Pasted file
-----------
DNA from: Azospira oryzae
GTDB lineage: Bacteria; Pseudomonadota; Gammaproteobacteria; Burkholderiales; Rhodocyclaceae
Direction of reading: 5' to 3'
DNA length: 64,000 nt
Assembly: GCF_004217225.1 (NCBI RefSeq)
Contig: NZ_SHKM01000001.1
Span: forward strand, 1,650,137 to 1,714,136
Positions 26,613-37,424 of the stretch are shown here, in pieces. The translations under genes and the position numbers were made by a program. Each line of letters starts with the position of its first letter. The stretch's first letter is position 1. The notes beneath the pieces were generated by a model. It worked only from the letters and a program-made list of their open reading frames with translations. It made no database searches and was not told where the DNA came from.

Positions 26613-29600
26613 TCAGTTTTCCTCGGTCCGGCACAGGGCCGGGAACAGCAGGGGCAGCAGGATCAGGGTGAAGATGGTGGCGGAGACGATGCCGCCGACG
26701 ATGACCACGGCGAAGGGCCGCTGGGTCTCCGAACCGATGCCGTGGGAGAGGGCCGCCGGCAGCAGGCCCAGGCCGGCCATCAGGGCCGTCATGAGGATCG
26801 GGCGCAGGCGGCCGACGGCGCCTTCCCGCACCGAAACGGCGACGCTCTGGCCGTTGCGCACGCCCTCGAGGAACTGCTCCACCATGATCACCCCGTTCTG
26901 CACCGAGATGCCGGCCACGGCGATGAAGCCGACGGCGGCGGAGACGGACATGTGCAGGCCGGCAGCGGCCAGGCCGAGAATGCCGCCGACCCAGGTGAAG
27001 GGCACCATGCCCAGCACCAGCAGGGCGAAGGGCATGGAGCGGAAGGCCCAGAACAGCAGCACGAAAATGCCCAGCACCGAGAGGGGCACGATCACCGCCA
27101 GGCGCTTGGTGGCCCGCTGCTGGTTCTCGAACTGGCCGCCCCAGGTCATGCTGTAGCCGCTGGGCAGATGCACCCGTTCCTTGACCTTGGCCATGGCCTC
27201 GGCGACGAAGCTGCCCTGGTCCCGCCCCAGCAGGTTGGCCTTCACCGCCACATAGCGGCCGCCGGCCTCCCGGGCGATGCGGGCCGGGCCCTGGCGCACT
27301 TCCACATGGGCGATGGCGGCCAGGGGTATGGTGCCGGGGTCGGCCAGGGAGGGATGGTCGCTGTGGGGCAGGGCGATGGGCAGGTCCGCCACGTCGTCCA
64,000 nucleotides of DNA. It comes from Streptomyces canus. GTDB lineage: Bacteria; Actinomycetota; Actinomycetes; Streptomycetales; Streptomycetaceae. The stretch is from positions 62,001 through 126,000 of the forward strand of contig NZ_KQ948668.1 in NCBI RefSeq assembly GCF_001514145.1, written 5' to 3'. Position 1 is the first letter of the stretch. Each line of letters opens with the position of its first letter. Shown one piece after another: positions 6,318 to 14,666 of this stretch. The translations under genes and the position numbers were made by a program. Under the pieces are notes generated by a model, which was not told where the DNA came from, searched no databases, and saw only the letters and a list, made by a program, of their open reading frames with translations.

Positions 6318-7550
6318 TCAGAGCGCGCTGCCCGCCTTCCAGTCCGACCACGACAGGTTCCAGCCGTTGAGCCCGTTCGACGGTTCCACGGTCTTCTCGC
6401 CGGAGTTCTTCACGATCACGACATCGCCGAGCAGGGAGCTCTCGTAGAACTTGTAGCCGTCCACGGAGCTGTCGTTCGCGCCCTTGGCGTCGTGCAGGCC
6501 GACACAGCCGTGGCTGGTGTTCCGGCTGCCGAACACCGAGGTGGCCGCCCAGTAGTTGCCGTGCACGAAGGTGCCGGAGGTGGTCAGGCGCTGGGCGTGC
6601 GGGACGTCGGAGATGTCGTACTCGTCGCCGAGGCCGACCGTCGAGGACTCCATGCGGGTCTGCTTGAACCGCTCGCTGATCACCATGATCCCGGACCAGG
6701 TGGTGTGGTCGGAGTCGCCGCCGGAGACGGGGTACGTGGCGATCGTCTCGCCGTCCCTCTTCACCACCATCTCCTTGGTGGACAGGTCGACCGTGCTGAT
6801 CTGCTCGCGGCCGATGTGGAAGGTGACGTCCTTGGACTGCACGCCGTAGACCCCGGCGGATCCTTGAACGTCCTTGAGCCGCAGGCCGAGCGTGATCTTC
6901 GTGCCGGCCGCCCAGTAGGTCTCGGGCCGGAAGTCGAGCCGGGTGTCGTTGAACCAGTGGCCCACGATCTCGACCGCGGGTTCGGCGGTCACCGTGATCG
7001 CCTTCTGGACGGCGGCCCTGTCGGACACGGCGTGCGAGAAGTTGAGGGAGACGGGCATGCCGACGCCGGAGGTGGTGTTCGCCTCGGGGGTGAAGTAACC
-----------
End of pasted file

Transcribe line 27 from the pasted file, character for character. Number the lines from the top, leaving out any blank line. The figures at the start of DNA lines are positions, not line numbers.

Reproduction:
7001 CCTTCTGGACGGCGGCCCTGTCGGACACGGCGTGCGAGAAGTTGAGGGAGACGGGCATGCCGACGCCGGAGGTGGTGTTCGCCTCGGGGGTGAAGTAACC